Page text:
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The future of work: how pandemic has accelerated the transformation

In the last year, work has changed drastically. The covid-19 outbreak has affected the economy, businesses and working lives and has accelerated disruptions which were already present before the pandemic. As a result, “millions of people were furloughed or lost jobs, and others rapidly adjusted to working from home as offices closed” (McKinsey Global Institute, 2021).

The disruption caused by Covid meant many businesses couldn’t operate in the usual way. Many of their employees couldn’t go to work and customers couldn’t buy their products or services. In this context, some businesses were able to cope with that crisis, for instance by using their savings to cover expenses; yet, many others had to cut costs by furloughing their employees or letting them go, thus many people have lost their job or part of their income.

The coming of the pandemic has, as never before, elevated the importance of the physical dimension of work. According to the McKinsey Global Institute (2021), jobs can be reclassified based on their physical proximity, that is the level of physical interactions with coworkers and customers involved in each activity. This division is particularly useful since, according to this study, jobs with a high level of physical presence are likely to be the most disrupted. For instance, on-site customer service in banks, retail stores and post offices has shifted towards e-commerce and remote work, whereas the rise of online meeting has drastically reduced especially business travels.
These transformations are likely to last for the post-covid. Indeed, as expressed in figure 1 relating to the US market, although the ecommerce industry penetration was expected to grow by 21,67% for the next few years, the new forecasts since the effects of the pandemic were felt highlight that the predictions increased to 34,43%. This means that the ecommerce industry will become even more important, with more and more people shopping online.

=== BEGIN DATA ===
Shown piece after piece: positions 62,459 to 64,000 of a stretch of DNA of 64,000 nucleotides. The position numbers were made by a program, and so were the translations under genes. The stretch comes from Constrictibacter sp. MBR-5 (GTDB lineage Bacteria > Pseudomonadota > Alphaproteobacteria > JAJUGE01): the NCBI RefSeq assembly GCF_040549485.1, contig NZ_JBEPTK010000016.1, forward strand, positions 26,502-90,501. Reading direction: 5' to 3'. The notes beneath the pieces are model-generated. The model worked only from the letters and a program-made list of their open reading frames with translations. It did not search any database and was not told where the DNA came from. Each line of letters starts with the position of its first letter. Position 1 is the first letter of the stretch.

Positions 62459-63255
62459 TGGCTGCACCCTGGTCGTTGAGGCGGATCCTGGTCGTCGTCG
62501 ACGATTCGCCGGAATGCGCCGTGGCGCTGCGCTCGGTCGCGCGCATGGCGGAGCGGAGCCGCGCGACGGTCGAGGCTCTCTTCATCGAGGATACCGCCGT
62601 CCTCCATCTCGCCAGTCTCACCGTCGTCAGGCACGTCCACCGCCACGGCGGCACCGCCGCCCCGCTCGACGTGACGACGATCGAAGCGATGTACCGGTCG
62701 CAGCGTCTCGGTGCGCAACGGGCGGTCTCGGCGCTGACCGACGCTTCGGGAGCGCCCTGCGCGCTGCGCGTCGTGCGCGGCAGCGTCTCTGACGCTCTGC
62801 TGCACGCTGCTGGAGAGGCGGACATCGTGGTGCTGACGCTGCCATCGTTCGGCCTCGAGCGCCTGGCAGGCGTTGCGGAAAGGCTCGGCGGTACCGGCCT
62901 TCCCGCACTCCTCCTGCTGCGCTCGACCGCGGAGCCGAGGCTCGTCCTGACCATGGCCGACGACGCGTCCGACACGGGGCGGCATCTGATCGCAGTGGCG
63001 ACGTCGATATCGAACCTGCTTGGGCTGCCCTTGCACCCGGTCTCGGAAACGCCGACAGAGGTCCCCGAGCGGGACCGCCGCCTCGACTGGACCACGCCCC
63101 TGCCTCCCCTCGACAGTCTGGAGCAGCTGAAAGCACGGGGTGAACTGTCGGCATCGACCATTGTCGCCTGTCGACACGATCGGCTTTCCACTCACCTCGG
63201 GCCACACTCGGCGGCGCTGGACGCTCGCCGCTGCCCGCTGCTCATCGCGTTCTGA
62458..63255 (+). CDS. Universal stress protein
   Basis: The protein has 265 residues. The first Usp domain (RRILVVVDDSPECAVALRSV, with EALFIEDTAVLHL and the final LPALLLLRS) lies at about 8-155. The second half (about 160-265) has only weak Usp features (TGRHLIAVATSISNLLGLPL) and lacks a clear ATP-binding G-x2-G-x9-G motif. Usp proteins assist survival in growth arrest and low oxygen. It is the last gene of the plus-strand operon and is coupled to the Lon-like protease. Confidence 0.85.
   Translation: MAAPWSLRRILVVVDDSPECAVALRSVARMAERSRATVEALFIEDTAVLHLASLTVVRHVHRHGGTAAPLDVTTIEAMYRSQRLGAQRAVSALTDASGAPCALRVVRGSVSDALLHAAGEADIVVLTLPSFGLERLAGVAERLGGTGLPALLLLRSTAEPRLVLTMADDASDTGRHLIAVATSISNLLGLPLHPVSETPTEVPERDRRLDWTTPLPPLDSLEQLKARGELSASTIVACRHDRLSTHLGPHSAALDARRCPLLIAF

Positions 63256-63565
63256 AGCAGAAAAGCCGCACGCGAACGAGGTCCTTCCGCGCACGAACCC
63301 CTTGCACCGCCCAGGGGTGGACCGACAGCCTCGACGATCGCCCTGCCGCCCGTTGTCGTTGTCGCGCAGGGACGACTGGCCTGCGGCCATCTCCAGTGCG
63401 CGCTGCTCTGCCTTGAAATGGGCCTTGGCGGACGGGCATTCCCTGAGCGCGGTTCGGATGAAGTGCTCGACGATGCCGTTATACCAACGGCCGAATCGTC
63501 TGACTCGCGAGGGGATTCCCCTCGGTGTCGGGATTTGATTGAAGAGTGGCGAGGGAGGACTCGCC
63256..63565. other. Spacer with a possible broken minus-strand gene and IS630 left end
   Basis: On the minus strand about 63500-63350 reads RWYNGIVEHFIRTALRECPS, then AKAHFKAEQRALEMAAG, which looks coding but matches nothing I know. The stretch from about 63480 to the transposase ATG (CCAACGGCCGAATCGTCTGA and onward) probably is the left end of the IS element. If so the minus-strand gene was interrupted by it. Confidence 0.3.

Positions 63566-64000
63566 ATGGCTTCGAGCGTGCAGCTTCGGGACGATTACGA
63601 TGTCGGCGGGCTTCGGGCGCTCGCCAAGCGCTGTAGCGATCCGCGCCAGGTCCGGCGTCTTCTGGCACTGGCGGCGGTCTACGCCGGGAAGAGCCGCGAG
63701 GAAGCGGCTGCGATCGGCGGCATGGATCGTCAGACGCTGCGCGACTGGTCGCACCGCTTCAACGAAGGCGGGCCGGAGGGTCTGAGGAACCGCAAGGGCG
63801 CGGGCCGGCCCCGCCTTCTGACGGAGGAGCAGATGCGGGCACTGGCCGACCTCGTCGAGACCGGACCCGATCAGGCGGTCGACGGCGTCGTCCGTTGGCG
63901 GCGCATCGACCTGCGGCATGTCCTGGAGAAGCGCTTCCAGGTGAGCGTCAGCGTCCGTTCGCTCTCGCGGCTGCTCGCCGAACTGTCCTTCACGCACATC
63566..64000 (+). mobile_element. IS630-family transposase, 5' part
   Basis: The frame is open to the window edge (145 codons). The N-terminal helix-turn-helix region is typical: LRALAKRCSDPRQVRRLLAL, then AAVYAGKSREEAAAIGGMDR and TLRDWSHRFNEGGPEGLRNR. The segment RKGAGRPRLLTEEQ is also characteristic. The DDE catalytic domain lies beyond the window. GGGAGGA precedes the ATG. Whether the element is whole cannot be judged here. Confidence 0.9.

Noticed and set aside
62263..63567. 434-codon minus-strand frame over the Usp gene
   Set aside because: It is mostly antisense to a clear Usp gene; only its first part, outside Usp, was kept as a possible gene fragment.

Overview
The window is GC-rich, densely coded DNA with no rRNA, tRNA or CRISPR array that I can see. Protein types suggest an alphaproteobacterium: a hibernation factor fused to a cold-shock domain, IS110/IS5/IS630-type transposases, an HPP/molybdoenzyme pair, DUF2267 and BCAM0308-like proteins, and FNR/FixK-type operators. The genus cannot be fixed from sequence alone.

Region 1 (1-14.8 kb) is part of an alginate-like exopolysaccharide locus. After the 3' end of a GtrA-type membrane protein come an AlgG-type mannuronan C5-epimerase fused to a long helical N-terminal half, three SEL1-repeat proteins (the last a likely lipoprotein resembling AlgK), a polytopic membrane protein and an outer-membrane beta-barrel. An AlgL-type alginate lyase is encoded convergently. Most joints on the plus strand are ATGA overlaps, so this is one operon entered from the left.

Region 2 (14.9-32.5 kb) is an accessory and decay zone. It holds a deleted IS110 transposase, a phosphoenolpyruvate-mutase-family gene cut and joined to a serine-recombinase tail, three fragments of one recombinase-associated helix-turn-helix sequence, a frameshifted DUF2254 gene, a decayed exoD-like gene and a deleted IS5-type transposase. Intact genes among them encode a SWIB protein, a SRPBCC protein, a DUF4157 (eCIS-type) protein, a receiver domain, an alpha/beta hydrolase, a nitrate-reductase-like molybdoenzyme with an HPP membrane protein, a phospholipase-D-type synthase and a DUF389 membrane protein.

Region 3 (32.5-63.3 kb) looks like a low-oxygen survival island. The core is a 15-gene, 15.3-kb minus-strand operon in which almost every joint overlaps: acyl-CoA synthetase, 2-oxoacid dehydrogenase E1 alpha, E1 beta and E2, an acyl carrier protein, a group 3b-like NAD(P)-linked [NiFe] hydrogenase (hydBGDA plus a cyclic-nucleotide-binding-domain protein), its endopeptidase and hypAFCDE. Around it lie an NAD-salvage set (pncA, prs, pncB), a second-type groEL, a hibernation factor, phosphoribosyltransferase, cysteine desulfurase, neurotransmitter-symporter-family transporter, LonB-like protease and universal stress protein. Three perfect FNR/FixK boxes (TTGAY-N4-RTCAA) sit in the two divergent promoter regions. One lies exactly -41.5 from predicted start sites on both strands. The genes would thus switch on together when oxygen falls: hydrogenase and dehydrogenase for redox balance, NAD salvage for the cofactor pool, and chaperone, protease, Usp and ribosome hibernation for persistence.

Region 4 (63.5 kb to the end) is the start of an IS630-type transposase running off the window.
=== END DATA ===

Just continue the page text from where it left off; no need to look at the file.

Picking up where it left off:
Furthermore, a survey conducted on a sample of over 15,000 business people across 80 nations revealed that 80% of people, when faced with two similar jobs, would turn down the position that didn’t offer flexible working conditions; additionally 99% of remote workers would like to continue with working remotely at least part-time for the rest of their careers (Global remote working Data & Statistics, 2020).

According to these data, workers, especially those carrying out low-skilled jobs, are called to face a huge transition. Indeed, according to the Future of Jobs Report 2020, 85 million jobs will be displaced across 26 countries by 2025, while 97 million will be added. Furthermore nearly half (50%) of all workers will need reskilling (Zahidi, 2021).

The extent of this rapid transformation due to COVID-19 increases the necessity for policymakers and companies to take steps to support additional training and education programs for workers. For instance, several companies, such as IBM, Bosch, and Barclays, during the 2020 started apprenticeship programs to train workers for tech jobs with career pathways. In practice, upskilling means giving an employee the tools necessary to advance vertically along their current career path. Indeed “studies have found that re-training existing employees with proven track records is typically far more cost-effective than hiring new people”(McKinsey, 2021).This approach would provide several benefits inside the organizations, i.e. reducing employee turnover, improving workplace morale and retaining talents in the workforce.
Finally, besides deploying online learning to support workers, another method that enterprises can implement in order to support the digital transition is developing new approaches to hiring for skills and potential rather than degrees (Fuller, 2017). This approach is a growing trend and it is absolutely crucial for companies which are to find the talents they need to tackle the coming challenges. Moreover, as the types of skills needed in the labour market change rapidly, “individual workers will have to engage in life-long learning if they are to remain not just employable but are to achieve fulfilling and rewarding careers that allow them to maximize their employment opportunities” (Schwab, 2018).



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